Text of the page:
How do we avoid a post-lockdown traffic tsunami? - Alastair Dalton

Lockdown hasn’t been eased in Scotland, but you can tell some people are itching to get back into their cars when they are finally allowed to travel.

The normally busy Clyde Street in Glasgow city centre is among roads earmarked for wider pavements after lockdown. Picture: John Devlin.

Many will be fearful of coming into close contact with others on buses and trains.

It’s an unsurprising reaction, since the idea of being cocooned in your own sealed metal box will be an attractive option for those anxious to protect themselves at all costs.

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Others have expressed scepticism about the worth of more space for walkers and cyclists providing a feasible transport alternative.

The M8 in Glasgow city centre.

Road traffic has already started to increase, with Transport Scotland reporting on Wednesday a 20 per cent rise since the start of lockdown in March, even if most of it has been local trips.

Coupled with that is the falling cost of fuel, making motoring even cheaper compared to other forms of transport.

The RAC has said petrol is at its lowest price for four years, with scope for it to fall below £1 a litre because of tumbling oil prices.

However, if you didn’t previously commute by car, changing to that mode might turn out to be a very selfish choice because of all the knock-on effects.

They include extra congestion and emissions, and the heightened road safety risk of more vehicles on the road.

Transport secretary Michael Matheson last week warned MSPs of just such an outcome.

He said: “If people simply jump into their cars, we will have gridlock because the cities will not be able to cope.”

But how are we going to avoid that happening? We don’t yet have a pay-as-you-drive system like there is on public transport, such as higher peak-hour fares, so road traffic can’t yet be curbed that way.

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And I doubt whether even those motorists who have noticed the benefits of the much quieter roads - have you noticed the bird song? - will care two hoots that by driving more they will be contributing to the shattering of that calm.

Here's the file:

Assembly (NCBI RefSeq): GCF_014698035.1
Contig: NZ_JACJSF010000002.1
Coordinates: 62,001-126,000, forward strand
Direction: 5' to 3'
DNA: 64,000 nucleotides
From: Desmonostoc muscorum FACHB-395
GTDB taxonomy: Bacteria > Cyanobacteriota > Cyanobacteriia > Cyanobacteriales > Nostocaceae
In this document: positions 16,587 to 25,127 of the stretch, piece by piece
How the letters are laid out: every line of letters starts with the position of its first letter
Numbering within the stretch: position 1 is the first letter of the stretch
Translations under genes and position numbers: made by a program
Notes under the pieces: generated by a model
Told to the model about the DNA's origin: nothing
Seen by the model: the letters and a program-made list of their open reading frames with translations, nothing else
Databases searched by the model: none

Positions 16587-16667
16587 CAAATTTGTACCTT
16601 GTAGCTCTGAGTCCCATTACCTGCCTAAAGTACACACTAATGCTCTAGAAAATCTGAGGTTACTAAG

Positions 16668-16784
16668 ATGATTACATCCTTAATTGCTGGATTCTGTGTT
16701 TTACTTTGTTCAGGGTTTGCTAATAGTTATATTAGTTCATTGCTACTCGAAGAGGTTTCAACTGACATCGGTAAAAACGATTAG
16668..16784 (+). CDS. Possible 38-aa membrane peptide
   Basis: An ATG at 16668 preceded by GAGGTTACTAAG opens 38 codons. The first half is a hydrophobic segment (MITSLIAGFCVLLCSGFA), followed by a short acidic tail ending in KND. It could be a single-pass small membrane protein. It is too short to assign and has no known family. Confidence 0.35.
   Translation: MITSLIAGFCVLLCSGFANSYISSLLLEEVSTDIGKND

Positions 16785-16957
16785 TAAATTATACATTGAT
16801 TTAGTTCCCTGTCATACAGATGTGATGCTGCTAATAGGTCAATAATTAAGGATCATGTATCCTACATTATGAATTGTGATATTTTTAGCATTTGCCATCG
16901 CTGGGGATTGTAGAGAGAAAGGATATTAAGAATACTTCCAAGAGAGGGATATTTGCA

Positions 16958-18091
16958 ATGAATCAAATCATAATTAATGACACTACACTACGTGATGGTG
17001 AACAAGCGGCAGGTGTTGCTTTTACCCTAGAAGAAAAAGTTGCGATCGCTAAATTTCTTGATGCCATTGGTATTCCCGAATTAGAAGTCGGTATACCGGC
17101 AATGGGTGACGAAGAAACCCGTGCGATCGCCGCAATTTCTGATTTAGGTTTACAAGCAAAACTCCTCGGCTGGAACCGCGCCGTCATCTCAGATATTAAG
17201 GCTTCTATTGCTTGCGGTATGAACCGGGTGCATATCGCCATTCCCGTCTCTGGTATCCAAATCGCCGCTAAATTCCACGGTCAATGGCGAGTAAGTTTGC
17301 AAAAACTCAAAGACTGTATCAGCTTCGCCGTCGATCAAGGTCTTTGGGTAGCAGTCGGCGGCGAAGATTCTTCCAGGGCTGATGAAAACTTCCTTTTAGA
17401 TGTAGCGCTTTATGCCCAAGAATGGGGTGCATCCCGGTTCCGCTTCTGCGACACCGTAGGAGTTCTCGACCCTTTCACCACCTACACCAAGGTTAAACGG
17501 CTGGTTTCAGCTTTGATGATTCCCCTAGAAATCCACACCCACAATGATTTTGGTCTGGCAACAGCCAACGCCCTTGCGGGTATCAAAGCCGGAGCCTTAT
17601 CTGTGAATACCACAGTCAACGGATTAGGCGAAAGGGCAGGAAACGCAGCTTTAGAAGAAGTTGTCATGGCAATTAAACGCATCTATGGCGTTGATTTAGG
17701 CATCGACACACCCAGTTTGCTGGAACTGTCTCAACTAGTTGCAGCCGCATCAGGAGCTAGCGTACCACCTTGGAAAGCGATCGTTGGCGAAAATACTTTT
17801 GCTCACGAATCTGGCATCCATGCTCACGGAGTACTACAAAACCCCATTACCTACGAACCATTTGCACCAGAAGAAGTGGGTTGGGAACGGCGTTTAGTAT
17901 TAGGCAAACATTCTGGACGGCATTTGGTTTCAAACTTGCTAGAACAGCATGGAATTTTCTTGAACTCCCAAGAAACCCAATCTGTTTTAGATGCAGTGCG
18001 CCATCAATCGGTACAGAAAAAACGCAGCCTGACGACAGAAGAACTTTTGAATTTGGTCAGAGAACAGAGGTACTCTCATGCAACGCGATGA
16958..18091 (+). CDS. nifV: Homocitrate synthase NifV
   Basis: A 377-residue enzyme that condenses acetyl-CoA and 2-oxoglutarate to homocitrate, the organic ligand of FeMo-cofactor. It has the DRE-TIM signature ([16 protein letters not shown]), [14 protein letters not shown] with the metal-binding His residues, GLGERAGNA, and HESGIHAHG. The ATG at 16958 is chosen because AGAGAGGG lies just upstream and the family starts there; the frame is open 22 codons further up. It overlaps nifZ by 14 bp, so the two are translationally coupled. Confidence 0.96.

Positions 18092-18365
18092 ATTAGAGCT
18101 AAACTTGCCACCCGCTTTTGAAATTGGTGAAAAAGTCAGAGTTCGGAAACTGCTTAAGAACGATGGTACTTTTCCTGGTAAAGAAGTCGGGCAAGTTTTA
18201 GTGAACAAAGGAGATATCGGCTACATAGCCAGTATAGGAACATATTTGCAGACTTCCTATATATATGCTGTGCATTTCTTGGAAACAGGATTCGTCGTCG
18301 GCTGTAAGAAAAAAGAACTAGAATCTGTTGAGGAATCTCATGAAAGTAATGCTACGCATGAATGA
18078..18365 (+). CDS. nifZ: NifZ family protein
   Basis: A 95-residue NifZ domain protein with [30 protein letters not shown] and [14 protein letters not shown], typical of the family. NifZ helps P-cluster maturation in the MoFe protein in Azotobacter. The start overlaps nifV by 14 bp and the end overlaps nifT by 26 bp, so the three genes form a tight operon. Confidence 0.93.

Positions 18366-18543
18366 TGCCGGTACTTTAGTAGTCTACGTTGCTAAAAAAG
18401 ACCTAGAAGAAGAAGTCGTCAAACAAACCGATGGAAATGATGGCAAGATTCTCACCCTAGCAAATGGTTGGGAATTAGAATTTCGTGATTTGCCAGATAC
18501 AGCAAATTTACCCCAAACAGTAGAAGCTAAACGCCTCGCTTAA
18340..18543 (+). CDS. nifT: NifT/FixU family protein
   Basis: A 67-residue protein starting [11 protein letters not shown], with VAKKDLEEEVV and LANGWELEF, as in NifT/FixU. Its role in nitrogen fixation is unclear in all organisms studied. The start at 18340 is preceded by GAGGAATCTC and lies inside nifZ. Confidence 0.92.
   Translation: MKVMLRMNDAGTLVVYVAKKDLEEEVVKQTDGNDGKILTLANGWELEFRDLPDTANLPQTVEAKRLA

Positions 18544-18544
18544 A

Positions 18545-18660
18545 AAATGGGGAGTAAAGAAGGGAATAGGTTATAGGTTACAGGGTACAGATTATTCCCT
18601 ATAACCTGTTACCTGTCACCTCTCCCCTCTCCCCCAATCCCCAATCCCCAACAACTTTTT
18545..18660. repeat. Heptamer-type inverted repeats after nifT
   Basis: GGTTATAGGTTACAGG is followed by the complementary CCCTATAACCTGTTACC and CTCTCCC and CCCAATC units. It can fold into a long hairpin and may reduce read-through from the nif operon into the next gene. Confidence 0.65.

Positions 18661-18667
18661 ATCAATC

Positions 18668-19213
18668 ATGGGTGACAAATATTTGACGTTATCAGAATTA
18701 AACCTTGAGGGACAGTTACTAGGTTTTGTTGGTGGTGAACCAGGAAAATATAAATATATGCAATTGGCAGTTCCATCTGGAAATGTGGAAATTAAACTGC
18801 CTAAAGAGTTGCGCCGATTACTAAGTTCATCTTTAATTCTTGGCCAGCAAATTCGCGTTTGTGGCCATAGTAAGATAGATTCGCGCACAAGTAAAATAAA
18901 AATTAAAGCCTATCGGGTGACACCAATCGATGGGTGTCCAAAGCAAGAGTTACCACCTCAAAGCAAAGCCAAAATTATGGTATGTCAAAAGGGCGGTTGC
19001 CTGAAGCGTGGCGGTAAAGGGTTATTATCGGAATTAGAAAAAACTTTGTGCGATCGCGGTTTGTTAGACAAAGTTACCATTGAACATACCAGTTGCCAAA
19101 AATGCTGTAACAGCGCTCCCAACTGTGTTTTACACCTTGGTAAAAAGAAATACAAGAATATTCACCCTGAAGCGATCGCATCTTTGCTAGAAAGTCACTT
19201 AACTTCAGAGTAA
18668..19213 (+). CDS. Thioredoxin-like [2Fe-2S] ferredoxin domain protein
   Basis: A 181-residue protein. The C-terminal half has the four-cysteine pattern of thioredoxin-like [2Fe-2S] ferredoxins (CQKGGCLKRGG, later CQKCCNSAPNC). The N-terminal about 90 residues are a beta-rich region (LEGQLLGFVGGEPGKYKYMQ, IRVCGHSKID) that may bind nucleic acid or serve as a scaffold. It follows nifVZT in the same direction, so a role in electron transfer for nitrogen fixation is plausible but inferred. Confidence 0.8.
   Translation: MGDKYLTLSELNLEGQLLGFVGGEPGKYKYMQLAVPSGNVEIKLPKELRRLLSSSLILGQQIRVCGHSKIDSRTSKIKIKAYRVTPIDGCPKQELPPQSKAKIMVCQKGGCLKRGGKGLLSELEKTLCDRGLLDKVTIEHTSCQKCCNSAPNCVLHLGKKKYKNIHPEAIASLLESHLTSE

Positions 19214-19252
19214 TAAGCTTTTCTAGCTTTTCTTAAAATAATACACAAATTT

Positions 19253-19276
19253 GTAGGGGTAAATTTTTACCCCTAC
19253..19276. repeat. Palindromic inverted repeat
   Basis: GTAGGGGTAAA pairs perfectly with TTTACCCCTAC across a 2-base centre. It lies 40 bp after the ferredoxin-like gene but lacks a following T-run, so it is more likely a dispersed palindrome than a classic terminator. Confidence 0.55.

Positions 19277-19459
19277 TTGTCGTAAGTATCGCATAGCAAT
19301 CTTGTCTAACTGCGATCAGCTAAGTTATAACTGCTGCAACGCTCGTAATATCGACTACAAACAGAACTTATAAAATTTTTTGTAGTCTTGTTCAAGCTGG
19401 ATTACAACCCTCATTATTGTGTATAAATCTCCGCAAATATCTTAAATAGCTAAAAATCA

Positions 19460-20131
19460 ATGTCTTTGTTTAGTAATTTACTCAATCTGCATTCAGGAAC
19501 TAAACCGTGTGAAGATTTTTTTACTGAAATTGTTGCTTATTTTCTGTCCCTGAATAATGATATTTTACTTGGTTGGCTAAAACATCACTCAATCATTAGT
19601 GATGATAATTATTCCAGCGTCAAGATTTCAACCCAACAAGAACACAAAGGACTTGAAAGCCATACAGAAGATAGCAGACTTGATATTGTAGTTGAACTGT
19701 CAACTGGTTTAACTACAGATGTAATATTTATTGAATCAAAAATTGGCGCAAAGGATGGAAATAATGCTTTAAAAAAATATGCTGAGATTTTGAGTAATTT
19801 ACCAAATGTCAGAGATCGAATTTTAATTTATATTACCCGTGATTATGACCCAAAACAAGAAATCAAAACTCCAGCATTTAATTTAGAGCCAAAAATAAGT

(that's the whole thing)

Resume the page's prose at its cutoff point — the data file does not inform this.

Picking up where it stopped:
What certainly must not happen is for any easing of the limited restrictions on traffic in urban areas, and any suspended parking charges should be re-imposed.

Many of us have adjusted to working from home - The Scotsman is produced from kitchen tables and spare rooms with no one in our offices - and it’s likely some people will continue to after restrictions have been eased, or at least for part of the week.

Strong encouragement for that from Mr Matheson and Nicola Sturgeon could have a significant positive impact on pollution and congestion.

Many people drive simply because it’s the easy option. If you’re paying for the car, why wouldn’t you use it?

But that’s not seeing the big picture, and the fact that if much of the recent increase in traffic is for short trips, many of them could have been made on foot or by bike - especially during the prolonged good weather and with less busy roads.

This is an unprecedented opportunity to re-balance the way we get around.

Two decades of devolved government have achieved virtually nothing in shifting people out of their cars.

If we come out of this unique transport hiatus without capitalising on the chance to steer urban Scotland away from its car dependence, it will be to the country’s lasting shame.

And if we end up in a worse situation, with record traffic levels and all the negatives that would ensue, such a dire situation could prove even more difficult to address.

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